You can pass a user-defined function as eVarMeth. The function you define will take the .arev vector computed by the filter constructor as input and will return an integer, which will be automatically clamped to be $∈[1, n]$.

Note that once the filter has been constructed, its .eVar field will hold the actual explained variance, not the desired one that has been passed to the constructor using the eVar argument.

Note also that for some filter constructors you will find the eVar optional keyword argument and also other arguments with simialr name, such as eVarCx and eVarCy. These arguments act in a similar way as the main eVar argument, but apply to determine the subspace dimension of intermediate diagonalization procedures, typically, pre-whitening procedures. See also notation & nomenclature and covariance matrix estimations.

scale and permutation

Let $F$ be a diagonalizer of matrix $C$, i.e.,


with $Λ$ a diagonal matrix. Let $P$ a permutation matrix and $O$ a diagonal matrix whose entries are either $1$ or $-1$. It is easy to verify then that any matrix $FPO$ is an identical diagonalizer of $C$, since $OP^{H}F^{H}CFPO=Λ$. This implies that the filter matrices found by an exact diagonalization procedures are arbitrary up to sign and permutation of their columns.

If $D$ is a generic diagonal matrix, it is easy to verify then that any matrix $FPD$ is an equivalent diagonalizer of $C$ (Belouchrani et al., 1997 🎓), since $DP^{H}F^{H}CFPD$ is also diagonal, albeit different from $Λ$. This implies that there exist infinite equivalent exact diagonalizers and that the solution is arbitrary up to scale and permutation of the columns. Of course, the scale ambiguity implies the sign ambiguity, but not vice versa. All exact diagonalization procedures implicitly constraint the solution to find $P$ and $D$ such that $Λ$ possesses a desired property. For example, in principal component analysis the elements of $Λ$ are the maximum values that can be attained constraining $F$ to be orthogonal.

The same ambiguity applies to approximate joint diagonalization. Let $F$ be an approximate joint diagonalizer of matrix set ${C_1,...,C_K}$, i.e.,

$F^{H}C_lF≈Λ_k$ for $l∈[1, k]$

and let $D$ be a diagonal matrix, then it is easy to verify that any matrix $FPD$ is an equivalent approximate joint diagonalizer of the set $C$. To check if two diagonalizers are equivalent, you can use the spForm function.

notation & nomenclature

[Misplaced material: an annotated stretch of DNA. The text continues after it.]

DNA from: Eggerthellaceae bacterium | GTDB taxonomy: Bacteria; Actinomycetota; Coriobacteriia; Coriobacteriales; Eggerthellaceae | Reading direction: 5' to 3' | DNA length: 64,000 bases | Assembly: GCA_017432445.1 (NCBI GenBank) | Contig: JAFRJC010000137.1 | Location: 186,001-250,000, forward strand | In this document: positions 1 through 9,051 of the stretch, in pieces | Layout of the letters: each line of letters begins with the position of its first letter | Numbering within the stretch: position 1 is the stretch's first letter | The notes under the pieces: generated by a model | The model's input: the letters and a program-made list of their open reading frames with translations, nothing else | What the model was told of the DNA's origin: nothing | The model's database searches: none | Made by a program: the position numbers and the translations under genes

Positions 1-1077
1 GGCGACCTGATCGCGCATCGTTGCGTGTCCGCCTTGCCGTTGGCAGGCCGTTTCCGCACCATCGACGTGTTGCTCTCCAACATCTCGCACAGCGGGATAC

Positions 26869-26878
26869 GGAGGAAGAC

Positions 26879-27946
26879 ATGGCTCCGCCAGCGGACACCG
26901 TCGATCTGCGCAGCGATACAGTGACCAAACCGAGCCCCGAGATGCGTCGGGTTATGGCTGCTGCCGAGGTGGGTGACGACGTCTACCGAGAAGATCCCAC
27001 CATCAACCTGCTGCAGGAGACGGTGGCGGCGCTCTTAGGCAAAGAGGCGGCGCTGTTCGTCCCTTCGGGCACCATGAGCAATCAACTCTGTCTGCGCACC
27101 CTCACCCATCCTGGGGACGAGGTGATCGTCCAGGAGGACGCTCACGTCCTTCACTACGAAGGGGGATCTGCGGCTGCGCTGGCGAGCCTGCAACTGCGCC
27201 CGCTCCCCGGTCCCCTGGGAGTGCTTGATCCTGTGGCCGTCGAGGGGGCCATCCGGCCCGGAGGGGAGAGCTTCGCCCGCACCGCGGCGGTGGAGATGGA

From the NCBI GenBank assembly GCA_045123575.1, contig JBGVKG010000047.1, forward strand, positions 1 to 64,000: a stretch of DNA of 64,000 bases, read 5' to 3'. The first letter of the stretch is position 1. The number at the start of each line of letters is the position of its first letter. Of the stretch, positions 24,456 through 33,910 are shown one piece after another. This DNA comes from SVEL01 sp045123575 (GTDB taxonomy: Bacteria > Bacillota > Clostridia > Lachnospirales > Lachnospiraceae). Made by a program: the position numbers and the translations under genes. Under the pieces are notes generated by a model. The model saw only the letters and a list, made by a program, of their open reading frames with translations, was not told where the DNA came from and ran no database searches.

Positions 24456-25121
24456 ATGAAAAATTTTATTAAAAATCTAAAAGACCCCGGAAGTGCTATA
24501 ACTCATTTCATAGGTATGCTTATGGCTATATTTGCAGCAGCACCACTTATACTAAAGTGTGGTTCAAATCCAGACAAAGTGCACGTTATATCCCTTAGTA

Throughout the code and documentation of this package the following notation is followed:

  • scalars and vectors are denoted using lower-case letters, e.g., x, y,
  • matrices using upper case letters, e.g., X, Y,
  • sets (vectors) of matrices using bold upper-case letters, e.g., 𝐗, 𝐘.
  • superscripts H and T denote matrix complex conjugate-transpose and transpose.

The following nomenclature is used consistently:

  • $X$, $Y$: data matrices
  • $𝐗$, $𝐘$: vectors of data matrices
  • $C$: a covariance matrix
  • $𝐂$: a vector of covariance matrices
  • $C_x$: the covariance matrix of data matrix $X$
  • $C_{xy}$: the cross-covariance matrix of $X$ and $Y$
  • $U$, $V$: orthogonal matrices of eigenvectors or the left and right singular vectors
  • $λ$: vector of eigenvalues, singular values or a function thereof
  • $Λ$: diagonal matrix of eigenvalues, singular values or a function thereof
  • $B$, $F$: non-singular matrices

In the examples, bold upper-case letters are replaced by upper case letters in order to allow reading in the REPL.


  • AJD: Approximate Joint Diagonalization (Cardoso & Souloumiac, 1996; Flury & Gautschi, 1986)
  • AJEVD: Approximate Joint Eigenvalue-Eigenvector Decomposition
  • AJSVD: Approximate Joint Singular Value Decomposition (Congedo et al., 2011)
  • AMUSE: Algorithm for Multiple Source Extraction (Molgedey & Schuster, 1994; Tong et al., 1991)
  • BSS: Blind Source Separation
  • CCA: Canonical Correlation Analysis (Hotelling, 1936)
  • CSP: Common Spatial Pattern (Fukunaga, 1990)
  • CSTP: Common Spatio-Temporal Pattern (Congedo et al., 2016)
  • EEG: Electroencephalography
  • ERP: Event-Related Potentials
  • FOBI: Fourth-Order Blind Identification (Cardoso, 1989)
  • GAJD: Gauss AJD algorithm (Frobenius cost function), unpublished from the author of this package.
  • GLogLike: Gauss AJD algorithm (log-likelihood cost function), still experimental.
  • gCCA: generalized CCA
  • gMCA: generalized MCA
  • JADE: Joint Diagonalization of Eigenmatrices AJD algorithm (Cardoso & Souloumiac, 1993)
  • JADEmax: JADE using the Riemannian gradient to order the rotations (Usevich et al., 2020)
  • LogLike: AJD algorithm optimizing the Log-Likelihood cost function (Pham, 2000)
  • LogLikeR: another implementation of LogLike for real data only.
  • LShrLW: Linear Shrinkage of Ledoit and Wolf (2004)
  • NShrLW: Non-linear Shrinkage of Ledoit and Wolf (2018)
  • mAJD: multiple AJD (jointly on several data sets)
  • MCA: Maximum Covariance Analysis
  • NoJoB: Non-orthogonal mAJD algorithm (Congedo et al., 2012)
  • OJoB: Orthogonal mAJD algorithm (Congedo et al., 2012)
  • PCA: Principal Component Analysis (Pearson, 1901)
  • QNLogLike: Quasi-Newton LogLike (Ablin et al., 2019)
  • SCM: Sample Covariance Matrix
  • SOBI: Second-Order Blind Identification (Belouchrani et al., 1997)

For the references see 🎓.